Turks themselves had feared that the reduction in exports was caused by the ongoing conflict in eastern Ukraine, which the Russian gas transits before reaching Turkey.

However, with the benefit of hindsight there are reasons to believe that the Turkish government had been under pressure to sign up to Turkish Stream.

This is because they were confronted with a tough dilemma:  either reject the project and face major energy shutdowns this winter, or accept it and thus avoid a crisis in an electoral year.

The question is pertinent especially if considering that the method used by Russia in this case is similar to methods used against other European countries and which are ‘choreographed to surprise, confuse and wear down the opponent”.[3]

New concerns

Now that Ankara has been won over and Turkish Stream is publicly described as a solution to Turkey’s growing energy demand and a boost to its regional power ambitions, there are new concerns looming on the horizon.

Firstly, the project aims to completely redesign the energy supply landscape in Turkey and Eastern Europe. The Russian volumes that are currently transported via the Trans-Balkan Pipeline through Ukraine to Romania, Bulgaria and Turkey will be re-routed so that Turkey will become the first rather than the last recipient of gas in the supply chain.

This in itself would be beneficial to Turkey as its security of supply would no longer be vulnerable to Russia’s political stand-offs with Ukraine or other Eastern European countries along the route. Or so the theory goes.

However, the experience of the last two months when Russia halved its supplies of gas to Turkey proves that a country’s position along the supply route is irrelevant as long as Moscow wishes to extract concessions from various partners.

Secondly, Turkish Stream, which will be made up of four threads is expected to bring 15.75bcm/year to Turkey by the end of December 2016. This will be only 1.75bcm/year more than what Turkey currently gets via the existing Trans-Balkan Pipeline.  In that form the new project will hardly bring any additional value to Turkey.

Thirdly, Russia has reserved the right to build the 660km offshore section across the Black Sea and said it would partner up with the Turkish incumbent BOTAS in building the 180km onshore section inside Turkey up to the Greek border. Such a proposal should raise alarm bells inside the Turkish government, as Russia may gain access to a critical piece of infrastructure in Turkey’s most populous area. Gazprom has already expressed an intention to buy Istanbul’s gas distribution network, IGDAS, which serves five million customers and has a 5bcm/year capacity. [4]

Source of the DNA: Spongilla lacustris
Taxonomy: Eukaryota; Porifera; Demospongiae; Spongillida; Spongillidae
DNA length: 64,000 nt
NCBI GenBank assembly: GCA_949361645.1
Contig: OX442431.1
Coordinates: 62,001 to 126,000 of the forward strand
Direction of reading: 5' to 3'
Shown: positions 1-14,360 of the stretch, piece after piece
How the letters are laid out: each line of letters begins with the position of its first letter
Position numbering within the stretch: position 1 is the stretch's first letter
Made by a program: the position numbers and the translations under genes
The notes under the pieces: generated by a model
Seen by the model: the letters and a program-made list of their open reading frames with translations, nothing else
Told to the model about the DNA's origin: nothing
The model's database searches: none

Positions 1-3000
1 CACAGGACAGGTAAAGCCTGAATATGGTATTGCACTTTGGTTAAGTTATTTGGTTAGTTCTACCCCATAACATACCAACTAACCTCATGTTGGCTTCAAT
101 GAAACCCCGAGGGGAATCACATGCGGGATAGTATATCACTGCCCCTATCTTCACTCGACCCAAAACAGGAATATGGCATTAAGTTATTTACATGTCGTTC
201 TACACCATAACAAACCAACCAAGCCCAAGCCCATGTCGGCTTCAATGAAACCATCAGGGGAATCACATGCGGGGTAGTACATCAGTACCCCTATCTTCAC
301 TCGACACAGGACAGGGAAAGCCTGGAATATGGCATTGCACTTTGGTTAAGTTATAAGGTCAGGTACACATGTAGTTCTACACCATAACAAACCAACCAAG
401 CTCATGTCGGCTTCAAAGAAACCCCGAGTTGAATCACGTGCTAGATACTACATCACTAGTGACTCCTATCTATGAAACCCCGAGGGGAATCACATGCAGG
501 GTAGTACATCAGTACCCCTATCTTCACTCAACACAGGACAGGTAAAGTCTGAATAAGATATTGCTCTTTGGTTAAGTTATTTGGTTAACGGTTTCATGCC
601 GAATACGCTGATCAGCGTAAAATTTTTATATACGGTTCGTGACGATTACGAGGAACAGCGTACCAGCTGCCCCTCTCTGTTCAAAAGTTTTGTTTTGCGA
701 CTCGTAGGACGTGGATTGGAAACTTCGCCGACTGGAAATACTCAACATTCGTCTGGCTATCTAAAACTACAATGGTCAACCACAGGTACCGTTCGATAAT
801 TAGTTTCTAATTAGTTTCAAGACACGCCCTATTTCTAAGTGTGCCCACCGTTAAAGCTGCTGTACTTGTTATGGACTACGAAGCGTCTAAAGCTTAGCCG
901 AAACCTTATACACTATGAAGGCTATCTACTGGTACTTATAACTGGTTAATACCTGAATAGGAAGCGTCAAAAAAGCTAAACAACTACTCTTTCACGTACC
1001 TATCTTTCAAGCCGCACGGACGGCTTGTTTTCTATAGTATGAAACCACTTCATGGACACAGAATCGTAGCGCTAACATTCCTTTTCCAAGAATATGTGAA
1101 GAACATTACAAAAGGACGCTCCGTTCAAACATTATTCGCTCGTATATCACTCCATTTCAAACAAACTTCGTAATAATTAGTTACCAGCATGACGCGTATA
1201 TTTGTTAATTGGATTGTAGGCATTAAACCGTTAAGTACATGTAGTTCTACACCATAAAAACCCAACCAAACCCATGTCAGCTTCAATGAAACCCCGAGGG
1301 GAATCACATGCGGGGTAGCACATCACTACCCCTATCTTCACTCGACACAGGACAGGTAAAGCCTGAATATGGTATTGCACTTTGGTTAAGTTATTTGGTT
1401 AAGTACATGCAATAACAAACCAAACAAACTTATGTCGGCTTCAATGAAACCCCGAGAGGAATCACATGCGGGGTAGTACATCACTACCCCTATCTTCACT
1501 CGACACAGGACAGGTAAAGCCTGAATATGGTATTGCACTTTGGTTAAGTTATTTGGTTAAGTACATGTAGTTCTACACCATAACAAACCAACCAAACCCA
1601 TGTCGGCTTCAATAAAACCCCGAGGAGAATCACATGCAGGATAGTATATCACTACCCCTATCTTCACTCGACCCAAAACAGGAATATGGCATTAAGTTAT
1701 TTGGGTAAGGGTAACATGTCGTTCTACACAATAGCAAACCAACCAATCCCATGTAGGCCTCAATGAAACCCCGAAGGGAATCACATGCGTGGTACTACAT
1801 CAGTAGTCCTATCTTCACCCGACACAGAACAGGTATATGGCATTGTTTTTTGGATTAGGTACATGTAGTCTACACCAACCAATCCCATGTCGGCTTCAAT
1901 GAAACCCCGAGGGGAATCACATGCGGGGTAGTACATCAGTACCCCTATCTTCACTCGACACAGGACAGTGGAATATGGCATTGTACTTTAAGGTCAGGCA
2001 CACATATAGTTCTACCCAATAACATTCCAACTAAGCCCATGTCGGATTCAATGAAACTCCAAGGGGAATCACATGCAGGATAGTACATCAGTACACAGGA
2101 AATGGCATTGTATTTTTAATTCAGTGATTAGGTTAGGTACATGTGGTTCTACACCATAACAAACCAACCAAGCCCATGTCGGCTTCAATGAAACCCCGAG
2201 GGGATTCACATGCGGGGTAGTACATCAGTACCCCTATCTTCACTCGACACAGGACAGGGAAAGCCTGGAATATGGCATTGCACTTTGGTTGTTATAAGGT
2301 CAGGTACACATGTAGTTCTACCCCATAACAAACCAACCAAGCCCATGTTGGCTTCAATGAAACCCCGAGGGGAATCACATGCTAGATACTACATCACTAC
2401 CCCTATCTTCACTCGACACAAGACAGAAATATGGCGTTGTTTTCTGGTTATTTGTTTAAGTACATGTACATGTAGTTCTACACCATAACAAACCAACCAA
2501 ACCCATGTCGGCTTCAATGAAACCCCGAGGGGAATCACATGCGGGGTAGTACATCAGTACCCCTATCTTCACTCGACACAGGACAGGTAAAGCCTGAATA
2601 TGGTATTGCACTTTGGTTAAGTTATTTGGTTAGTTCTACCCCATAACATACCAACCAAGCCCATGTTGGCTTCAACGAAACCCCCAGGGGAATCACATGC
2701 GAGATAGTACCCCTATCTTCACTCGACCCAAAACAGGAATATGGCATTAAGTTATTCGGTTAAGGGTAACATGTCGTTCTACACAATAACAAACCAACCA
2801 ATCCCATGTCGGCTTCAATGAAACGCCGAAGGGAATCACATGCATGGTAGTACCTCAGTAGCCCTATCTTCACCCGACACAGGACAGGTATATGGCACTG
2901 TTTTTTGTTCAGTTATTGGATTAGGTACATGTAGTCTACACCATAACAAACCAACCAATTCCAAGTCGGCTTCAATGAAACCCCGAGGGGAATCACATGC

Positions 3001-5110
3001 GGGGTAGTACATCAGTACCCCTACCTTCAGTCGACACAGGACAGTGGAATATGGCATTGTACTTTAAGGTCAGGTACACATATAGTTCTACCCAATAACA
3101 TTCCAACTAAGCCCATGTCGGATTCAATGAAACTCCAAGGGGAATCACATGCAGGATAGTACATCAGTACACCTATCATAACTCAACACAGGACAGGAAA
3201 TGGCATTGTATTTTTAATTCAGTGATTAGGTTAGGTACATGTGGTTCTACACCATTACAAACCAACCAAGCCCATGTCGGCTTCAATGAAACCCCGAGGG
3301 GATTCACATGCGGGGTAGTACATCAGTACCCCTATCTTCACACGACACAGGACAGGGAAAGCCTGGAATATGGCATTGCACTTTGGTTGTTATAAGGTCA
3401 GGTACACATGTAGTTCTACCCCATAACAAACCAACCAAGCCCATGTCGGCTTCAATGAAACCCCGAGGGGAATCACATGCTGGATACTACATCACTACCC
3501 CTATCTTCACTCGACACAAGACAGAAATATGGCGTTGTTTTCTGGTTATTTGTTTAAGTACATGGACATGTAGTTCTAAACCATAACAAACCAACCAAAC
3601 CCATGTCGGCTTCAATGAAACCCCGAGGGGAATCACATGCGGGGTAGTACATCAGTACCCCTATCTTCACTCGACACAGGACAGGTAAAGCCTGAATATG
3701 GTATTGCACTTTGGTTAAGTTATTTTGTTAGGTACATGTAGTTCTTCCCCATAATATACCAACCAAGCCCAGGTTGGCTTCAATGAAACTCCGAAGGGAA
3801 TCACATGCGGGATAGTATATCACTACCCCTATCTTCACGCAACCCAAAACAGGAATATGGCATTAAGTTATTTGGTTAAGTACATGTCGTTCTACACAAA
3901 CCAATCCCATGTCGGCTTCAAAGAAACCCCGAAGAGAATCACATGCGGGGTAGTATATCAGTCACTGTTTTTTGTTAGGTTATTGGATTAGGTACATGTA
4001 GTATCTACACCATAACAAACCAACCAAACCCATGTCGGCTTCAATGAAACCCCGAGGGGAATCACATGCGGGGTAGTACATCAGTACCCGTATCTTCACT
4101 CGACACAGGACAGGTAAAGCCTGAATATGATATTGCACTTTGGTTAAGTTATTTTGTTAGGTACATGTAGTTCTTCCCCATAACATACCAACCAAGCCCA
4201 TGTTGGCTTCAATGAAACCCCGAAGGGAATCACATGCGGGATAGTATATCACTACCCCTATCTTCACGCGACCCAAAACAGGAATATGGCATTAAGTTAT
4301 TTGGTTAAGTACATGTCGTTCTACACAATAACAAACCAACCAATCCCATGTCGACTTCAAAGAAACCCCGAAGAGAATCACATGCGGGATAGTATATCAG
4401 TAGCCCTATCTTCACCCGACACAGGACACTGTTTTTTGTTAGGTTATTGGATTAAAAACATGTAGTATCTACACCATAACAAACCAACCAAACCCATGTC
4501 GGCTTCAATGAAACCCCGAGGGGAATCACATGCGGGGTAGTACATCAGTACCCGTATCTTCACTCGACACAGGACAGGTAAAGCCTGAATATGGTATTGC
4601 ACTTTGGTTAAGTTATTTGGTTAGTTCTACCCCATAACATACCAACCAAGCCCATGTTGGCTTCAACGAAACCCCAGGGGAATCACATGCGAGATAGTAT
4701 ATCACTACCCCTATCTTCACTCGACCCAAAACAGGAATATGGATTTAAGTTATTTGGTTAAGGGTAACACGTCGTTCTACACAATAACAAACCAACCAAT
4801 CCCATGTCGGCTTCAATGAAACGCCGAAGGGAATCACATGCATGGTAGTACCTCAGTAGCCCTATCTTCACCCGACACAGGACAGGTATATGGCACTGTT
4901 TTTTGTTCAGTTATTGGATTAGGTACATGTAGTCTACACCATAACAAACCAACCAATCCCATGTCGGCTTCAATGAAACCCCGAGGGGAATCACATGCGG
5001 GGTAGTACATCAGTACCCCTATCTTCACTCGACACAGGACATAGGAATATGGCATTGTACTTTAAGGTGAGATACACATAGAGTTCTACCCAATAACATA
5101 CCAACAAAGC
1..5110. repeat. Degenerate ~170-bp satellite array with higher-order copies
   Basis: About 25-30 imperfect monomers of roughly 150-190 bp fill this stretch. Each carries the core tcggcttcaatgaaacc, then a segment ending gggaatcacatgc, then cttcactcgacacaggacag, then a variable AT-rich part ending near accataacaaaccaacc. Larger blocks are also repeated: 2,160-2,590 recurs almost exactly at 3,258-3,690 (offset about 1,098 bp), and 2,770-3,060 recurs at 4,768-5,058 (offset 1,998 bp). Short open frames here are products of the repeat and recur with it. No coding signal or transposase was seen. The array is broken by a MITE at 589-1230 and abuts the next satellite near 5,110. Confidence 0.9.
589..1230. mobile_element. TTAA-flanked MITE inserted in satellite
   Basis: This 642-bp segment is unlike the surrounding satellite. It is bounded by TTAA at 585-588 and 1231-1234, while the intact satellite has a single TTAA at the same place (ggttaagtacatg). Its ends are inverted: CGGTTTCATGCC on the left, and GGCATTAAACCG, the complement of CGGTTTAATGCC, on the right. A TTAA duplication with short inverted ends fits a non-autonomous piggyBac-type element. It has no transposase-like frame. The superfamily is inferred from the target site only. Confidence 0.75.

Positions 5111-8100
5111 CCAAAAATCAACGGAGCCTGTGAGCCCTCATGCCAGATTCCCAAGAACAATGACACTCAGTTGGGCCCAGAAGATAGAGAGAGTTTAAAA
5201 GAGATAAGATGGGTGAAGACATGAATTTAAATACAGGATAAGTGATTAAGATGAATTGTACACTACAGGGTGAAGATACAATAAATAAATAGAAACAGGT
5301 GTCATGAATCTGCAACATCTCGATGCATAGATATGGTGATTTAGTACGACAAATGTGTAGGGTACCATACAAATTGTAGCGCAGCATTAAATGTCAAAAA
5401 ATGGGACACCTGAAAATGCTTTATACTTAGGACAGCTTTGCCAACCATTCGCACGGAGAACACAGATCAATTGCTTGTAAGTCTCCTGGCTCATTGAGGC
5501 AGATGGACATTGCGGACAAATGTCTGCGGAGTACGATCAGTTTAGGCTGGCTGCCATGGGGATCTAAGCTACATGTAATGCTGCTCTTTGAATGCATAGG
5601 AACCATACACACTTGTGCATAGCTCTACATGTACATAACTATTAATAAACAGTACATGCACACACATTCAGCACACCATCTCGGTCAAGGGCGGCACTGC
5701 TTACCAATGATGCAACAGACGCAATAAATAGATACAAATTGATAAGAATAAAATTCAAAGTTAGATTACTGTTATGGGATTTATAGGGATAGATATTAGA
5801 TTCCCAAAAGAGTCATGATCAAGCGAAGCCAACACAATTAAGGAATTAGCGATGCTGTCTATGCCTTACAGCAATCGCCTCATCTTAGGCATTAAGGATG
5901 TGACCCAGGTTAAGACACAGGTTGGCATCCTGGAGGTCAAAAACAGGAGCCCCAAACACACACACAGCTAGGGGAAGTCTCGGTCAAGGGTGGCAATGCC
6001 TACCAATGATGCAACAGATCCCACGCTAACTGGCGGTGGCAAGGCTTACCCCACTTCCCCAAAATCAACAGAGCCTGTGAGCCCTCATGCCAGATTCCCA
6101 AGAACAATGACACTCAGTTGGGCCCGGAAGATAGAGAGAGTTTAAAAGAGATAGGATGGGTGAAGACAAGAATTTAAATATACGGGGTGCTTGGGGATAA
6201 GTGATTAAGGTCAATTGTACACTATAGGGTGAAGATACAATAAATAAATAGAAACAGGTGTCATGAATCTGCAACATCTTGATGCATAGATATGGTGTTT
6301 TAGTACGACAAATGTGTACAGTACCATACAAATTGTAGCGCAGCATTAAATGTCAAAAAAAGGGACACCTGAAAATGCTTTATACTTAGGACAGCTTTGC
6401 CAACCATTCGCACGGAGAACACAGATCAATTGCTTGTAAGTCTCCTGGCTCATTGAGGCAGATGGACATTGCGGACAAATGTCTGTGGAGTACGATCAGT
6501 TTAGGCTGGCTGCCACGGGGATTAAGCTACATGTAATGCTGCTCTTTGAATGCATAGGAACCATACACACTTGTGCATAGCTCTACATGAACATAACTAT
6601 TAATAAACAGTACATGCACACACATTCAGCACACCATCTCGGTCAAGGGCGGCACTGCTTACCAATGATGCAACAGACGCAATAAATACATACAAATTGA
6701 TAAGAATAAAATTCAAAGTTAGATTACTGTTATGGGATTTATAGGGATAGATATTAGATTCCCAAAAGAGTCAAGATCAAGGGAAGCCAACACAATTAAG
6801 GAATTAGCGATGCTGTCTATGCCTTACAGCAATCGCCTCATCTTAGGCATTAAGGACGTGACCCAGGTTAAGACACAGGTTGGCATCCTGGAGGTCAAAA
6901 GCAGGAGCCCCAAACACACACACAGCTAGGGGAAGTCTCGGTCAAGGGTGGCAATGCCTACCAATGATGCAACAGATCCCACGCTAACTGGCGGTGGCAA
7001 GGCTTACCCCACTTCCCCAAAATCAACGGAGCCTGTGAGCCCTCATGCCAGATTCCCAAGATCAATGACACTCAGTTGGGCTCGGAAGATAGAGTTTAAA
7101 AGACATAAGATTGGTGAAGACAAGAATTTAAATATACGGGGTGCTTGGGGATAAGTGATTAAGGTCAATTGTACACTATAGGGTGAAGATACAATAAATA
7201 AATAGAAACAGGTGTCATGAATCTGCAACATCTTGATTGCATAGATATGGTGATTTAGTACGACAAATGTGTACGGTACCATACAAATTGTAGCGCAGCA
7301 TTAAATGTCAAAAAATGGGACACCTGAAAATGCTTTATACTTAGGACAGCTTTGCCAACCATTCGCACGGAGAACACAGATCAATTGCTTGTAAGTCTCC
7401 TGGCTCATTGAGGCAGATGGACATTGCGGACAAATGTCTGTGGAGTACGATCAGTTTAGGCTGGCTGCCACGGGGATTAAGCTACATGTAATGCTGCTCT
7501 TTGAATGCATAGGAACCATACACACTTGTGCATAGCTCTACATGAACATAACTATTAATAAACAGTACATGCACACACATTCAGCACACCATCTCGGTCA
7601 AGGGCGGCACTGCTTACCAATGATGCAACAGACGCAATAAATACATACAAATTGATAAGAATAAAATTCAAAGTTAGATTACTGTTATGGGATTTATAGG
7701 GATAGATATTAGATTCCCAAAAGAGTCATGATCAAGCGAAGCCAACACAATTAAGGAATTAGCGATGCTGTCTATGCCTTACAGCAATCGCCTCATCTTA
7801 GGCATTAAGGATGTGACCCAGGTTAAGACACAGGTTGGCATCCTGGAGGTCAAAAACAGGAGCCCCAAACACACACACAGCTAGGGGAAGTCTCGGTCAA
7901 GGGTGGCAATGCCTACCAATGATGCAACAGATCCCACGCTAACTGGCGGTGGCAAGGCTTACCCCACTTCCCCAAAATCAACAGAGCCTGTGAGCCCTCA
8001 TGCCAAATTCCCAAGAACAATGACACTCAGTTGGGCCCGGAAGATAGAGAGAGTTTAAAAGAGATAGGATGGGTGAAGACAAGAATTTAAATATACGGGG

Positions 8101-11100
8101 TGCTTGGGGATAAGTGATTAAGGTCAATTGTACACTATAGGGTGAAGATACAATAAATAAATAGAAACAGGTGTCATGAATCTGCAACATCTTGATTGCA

Fourthly, by placing 47bcm/year of natural gas at Turkey’s Greek border, Russia might render Turkey’s own energy hub ambitions meaningless. These volumes will be more than double the quantities Turkey could transit to Europe from the Middle East and the Caspian region by the end of the decade.

Furthermore, there are significant questions regarding the future of the Southern Gas Corridor, an EU-backed project designed to diversify away from Russian supplies. A total of 16bcm/year are planned to be shipped from Azerbaijan’s offshore Shah Deniz II to Turkey and further west to Greece, Albania and Italy.

The 10bcm/year that are earmarked for southern Europe will also be placed at the Turkish-Greek border at the same exit point chosen for Turkish Stream. This will create significant bottlenecks inside the Turkish and Greek system that will require proportionate investments. Who will pay for these?

Implications for national and regional security

Commercial concerns aside, however, the biggest fears relate to Turkey’s growing dependence on Russia and its implications for its national and regional security.

The argument that Turkish Stream will give Ankara greater leverage in its negotiations with Moscow is being refuted just as we speak.

Turkey’s public and private gas companies discuss their price of natural gas imports with Gazprom on a regular basis. Negotiations are typically conducted in the first weeks of the each year and counterparties agree on a new price by the end of January.

This year, Gazprom and its Turkish counterparts have failed to reach an agreement and any further delays could wipe out Turkey’s budding private gas sector.

The complications are related to the indexation of Turkey’s imported gas prices to the price of oil.  Since the price of Brent crude has dropped more than 60% within less than a year, Russia does not wish to renegotiate the coefficient, which multiplies the oil indexation formula included in the supply contract agreed with BOTAS. Russia argues that the gas price will go down anyway in line with cheaper oil prices and therefore there is no reason to alter the pricing formula.